However, he is pragmatic and realizes that one cannot rely solely on state support. "Theatres should take matters into their own hands, directors should not whine and find mechanisms and ways for this art not to survive, but to develop," he says. This includes creating a community of opera lovers to support it through donations, but also management to attract audiences. "A management's greatest success is attendance, and if attendance is poor, then management is poor," he says.

This commercial aspect of the opera need not be in conflict with the creative qualities of the productions. "If done with taste and responsibility, commercialization in these serious cultural institutions can be valid," he says. His example is the production of the musical "Mama Mia!" at the Sofia Opera, the quality of which he compares with the productions of "Broadway" and in London's "West End". Thanks to him, the Sofia Opera gained financial stability, which is of great importance. "It was not this that provoked me so much – says Kartaloff, – as the fact that a new audience would enter the opera, which will not come to opera and ballet, but will come to a musical."

With the same mission – to achieve sustainable interest in opera – Kartaloff also developed the children's programme of the Sofia Opera. This includes both concerts for babies and spectacles for children that include operas, ballets and musicals. Through them, Kartaloff managed to give the youngest artists a chance to perform, and even students who are still studying take part in these performances. Part of the motivation for them is precisely attracting an audience, which is becoming more and more difficult, and on a global scale.

In contrast to the clichéd understanding of the artistic approach to such problems, Kartaloff bets on investments in the development of opera in order to solve the problem. This includes, on the one hand, providing opera artists with better-than-average pay, as well as new musical instruments and quality equipment for the spectacles, no matter where they are staged.

On the other hand, is the development of the various stages that are closer to the audience. "It is quite possible to go to new places and to a new audience, and we do it with conviction – says Kartaloff. "Let the art of the opera theatre be seen and heard, and not be hidden from the eyes and ears of the audience."

Thus, in the summer of 2022, Kartaloff and the Sofia Opera and Ballet will continue to bring their work to open stages in Sofia and around the country. This year the "Opera in the Park" festival in the park of the Academy of Defence will include performances just for kids.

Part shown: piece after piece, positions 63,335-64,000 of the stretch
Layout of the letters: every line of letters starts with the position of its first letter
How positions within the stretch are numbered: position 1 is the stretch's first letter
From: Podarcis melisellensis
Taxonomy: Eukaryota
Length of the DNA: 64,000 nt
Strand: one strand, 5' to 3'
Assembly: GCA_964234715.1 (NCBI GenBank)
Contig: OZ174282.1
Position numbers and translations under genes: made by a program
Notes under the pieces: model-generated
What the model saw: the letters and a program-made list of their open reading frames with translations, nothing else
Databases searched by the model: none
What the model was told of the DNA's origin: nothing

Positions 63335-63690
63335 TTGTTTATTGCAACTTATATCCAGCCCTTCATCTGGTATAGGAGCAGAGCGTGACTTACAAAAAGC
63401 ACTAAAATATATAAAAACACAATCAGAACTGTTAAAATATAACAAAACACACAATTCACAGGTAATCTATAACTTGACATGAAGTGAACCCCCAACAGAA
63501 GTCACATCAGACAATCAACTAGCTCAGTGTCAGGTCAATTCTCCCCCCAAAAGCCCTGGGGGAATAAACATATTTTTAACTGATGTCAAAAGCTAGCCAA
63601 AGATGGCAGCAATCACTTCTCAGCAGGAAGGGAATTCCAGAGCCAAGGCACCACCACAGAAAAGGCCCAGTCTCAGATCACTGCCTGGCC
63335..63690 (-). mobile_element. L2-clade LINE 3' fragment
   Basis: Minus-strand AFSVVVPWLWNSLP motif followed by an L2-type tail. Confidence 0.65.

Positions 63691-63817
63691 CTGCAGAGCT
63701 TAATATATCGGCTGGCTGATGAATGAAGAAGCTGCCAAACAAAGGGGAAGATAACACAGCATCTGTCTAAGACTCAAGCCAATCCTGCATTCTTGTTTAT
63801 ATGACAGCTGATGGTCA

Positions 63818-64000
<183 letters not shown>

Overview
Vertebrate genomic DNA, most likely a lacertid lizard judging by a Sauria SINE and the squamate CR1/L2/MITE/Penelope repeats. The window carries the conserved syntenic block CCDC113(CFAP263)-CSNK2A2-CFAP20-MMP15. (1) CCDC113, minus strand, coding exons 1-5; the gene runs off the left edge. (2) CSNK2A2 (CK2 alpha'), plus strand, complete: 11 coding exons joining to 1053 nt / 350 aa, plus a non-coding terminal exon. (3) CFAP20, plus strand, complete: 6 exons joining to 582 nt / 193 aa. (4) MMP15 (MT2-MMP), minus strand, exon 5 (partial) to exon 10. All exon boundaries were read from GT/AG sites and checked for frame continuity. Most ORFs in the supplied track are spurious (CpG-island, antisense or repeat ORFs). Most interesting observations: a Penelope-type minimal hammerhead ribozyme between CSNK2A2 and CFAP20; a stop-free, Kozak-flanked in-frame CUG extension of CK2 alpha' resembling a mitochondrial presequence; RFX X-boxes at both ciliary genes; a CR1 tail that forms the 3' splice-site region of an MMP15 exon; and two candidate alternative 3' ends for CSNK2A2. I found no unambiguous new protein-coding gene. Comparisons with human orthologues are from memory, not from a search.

The summer festival "Muses of Water" (сложи линк към него) at Lake Pancharevo will have performances from July to September. Among them will be two premieres – of the opera "Der fliegende Holländer" (сложи линк към него) by Richard Wagner and the ballet "A Midsummer Night's Dream" to music by Felix Mendelssohn Bartholdy and the comedy of the same name by William Shakespeare.

In August, the "Opera of the Peaks" festival (сложи линк към него) will be held at the Belogradchik Rocks, where the operas "Nabucco" and "Aida" by Giuseppe Verdi, "Norma" by Vincenzo Bellini, the ballets "La Bayadère" by Ludwig Minkus, "One Thousand and One Nights" by Fikret Amirov and "Le Corsaire" by Adolphe Adam, as well as the musical "Mama Mia!" by Benny Andersson and Björn Ulvaeus. In addition, the Sofia Opera will also have performances in the Ancient Theatre in Plovdiv.

The success of everything so far, but also of the future plans of Acad. Plamen Kartaloff, is an ambivalent concept. It is in the first place for the artists and the audience. "For the artists to feel on top and happy, and for the audience to be inspired, satisfied and immersed in our art," he says. For himself, the role of stage director and director remains, who is behind the scenes and approaches successes more pragmatically. "I don't know how to enjoy them, but I am always moving on to the next task and step towards to achieving new heights and peaks."